What’s Good Here? Crust Bakehouse

What’s Good Here | Crust Bakehouse

Special to The StateSeptember 24, 2013 

Mark Lowery, owner/baker at Crust Bakehouse on Rosewood Drive.

DEENA C. BOUKNIGHT — Special to The State

  • CRUST BAKEHOUSE 2701B Rosewood Drive, Columbia

    HOURS: 7:30 a.m.-5:30 p.m. Tuesday through Friday

    PRICES: All items are under $10. Coffee is for sale by the bag as well: one pound for $14.50.

    INFO: Visit http://www.crustbakehouse.com, or Facebook and Twitter (@crustcolumbia). Crust Bakehouse does not have a telephone. Special orders can be placed through email, info@crustcolumbia.com

What’s good here?

Crusty, wholesome, European style breads. Owners Mark and Angie Lowery begin baking bread before many of us are entering REM sleep. At 4 a.m., dough is started for such breads as ciabatta, rustic baguettes, olive or smoked gouda levain, Rosewood sourdough and focaccia. Most dough is naturally leavened and started with what is called a “mother starter” that has been perpetuated at Crust.

The owners use all King Arthur flour, which Mark says has a high protein content. The bakers have their ongoing bread offerings, but they also enjoy experimenting. On one particular day, for example, there were different varieties of focaccia: pesto chevre, red pepper and artichoke and lemon rosemary.

Bread is baked in small batches to maintain exceptional quality; when it sells out, there is no more until the next day. The owners will, however, fulfill some custom orders as well as cater for smaller events and meetings. Recently, the couple made hamburger and hot dog buns to fill a specific order.

What else?

The breakfast crowd enjoys the variety of sweet and savory scones. Flavors may include crystallized ginger and toasted pecans, cranberry and walnut, country ham and Spanish cheese, bacon and gorgonzola, or cheese and jalapeno. Varieties are posted regularly on Facebook.

There is also a sampling of muffins, such as raspberry, blackberry and blueberry. Occasionally, there are three-berry muffins. Customers can grab a cup of coffee at the coffee station. Coffee is from a small-batch, micro-roaster in Portland, Maine. “We try to use local when we can, but if we can’t we use small, high quality companies as sources,” says Mark.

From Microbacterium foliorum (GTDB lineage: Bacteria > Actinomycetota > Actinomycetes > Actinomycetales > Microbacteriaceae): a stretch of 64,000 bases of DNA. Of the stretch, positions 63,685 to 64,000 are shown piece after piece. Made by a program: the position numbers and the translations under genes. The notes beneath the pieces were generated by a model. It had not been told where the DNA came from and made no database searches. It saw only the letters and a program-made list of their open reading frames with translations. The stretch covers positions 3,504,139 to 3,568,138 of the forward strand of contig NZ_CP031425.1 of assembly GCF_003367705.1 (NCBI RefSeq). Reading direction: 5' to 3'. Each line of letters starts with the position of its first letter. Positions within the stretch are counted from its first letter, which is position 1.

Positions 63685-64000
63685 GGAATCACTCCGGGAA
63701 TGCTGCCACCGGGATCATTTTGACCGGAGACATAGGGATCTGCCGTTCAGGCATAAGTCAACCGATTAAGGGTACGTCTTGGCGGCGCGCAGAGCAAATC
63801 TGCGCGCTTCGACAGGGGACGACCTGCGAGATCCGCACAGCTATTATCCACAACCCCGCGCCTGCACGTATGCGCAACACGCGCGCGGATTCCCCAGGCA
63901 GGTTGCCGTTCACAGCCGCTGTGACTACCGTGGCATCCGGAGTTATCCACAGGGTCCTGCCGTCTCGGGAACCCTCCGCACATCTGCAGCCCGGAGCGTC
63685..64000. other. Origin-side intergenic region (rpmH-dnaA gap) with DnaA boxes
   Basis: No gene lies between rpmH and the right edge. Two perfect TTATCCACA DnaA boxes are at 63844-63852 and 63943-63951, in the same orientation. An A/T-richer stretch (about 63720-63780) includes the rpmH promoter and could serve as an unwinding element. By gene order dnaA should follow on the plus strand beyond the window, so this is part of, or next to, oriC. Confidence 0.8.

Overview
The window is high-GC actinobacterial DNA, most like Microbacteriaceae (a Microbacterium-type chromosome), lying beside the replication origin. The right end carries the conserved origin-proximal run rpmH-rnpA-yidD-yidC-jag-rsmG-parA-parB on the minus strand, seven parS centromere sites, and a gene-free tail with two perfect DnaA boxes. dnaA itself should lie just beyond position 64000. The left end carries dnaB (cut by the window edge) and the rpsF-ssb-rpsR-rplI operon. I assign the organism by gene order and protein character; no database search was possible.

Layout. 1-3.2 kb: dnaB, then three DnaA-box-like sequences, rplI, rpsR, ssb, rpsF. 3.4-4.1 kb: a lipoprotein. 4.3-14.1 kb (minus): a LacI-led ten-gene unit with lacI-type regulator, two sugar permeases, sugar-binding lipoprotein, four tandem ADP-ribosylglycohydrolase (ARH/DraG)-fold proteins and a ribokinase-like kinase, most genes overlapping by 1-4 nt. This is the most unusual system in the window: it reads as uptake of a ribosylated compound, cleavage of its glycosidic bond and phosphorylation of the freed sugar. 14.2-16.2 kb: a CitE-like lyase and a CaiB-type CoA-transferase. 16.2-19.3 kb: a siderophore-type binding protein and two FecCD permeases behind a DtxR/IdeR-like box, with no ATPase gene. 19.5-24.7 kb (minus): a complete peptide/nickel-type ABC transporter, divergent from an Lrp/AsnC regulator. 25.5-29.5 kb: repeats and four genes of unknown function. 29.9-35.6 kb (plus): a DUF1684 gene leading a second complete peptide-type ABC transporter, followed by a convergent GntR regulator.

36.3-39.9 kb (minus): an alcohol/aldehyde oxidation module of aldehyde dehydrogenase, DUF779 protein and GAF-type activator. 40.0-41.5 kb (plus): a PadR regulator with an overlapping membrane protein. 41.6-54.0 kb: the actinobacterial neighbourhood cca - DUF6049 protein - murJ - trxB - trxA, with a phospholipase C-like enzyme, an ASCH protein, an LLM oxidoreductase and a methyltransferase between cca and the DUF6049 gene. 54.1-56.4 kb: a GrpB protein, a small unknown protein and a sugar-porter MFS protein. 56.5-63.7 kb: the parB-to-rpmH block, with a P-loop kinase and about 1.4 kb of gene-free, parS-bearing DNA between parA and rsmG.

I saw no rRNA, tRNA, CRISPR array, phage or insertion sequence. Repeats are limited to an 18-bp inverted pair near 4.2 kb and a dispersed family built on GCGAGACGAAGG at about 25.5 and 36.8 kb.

Scones and muffins typically sell out in the morning. By mid-day and through the afternoon, patrons are interested in the breads and desserts. Some desserts might include chocolate Madeleines, interesting cookies, such as molasses – a “big seller” – and chocolate cork, which is a rich chocolate dessert with 62 percent cocoa pieces rolled in brewed coffee while it is warm.

Another product, not made in the bakehouse but highly recommended, is the hand-made pasta from a small company in Charleston. Besides the standard cheese ravioli, there is ravioli stuffed with Mepkin Abbey oyster mushrooms and ricotta cheese. Sellouts are ravioli stuffed with she-crab; sweet potato, gorgonzola, and walnut; and, truffle and lobster.

What does the place look like?

There is no seating. The Bakehouse is all carry out. The interior includes a coffee station, glass-front freezer for homemade pastas, pastry case and bread bins. The baking area is open, which means the smells of the breads envelope everyone who enters.

How did Crust’s Bakehouse get its start?

The Lowerys took classes together or separately at various places: Johnson and Wales, King Arthur Flour, and the San Francisco Baking Institute before embarking on the quest to make the “perfect” pizza crust. They had a mobile brick oven and attended festivals for a while – with the ultimate intention of running a brick and mortar bakery.

The next step was renting baking space at Rosewood Market, where they sold their goods. Then, in November 2012, the Lowerys opened Crust Bakehouse on Rosewood Drive – across from the icon establishment The Pizza Man. The couple borrowed a famous saying by poet Robert Browning for their motto: “If thou tastest a crust of bread, thou tastest all the stars and all the heavens.”

Who are Crust’s customers?

Neighbors from the Shandon, Rosewood and Wells Garden areas. Many of the patrons are USC professors, administrators, or students. “We wanted a neighborhood place where people could walk in and grab quality baked goods,” says Mark. “We get a lot of walking traffic.”

The State is pleased to provide this opportunity to share information, experiences and observations about what's in the news. Some of the comments may be reprinted elsewhere in the site or in the newspaper. We encourage lively, open debate on the issues of the day, and ask that you refrain from profanity, hate speech, personal comments and remarks that are off point. Thank you for taking the time to offer your thoughts.

Commenting FAQs | Terms of Service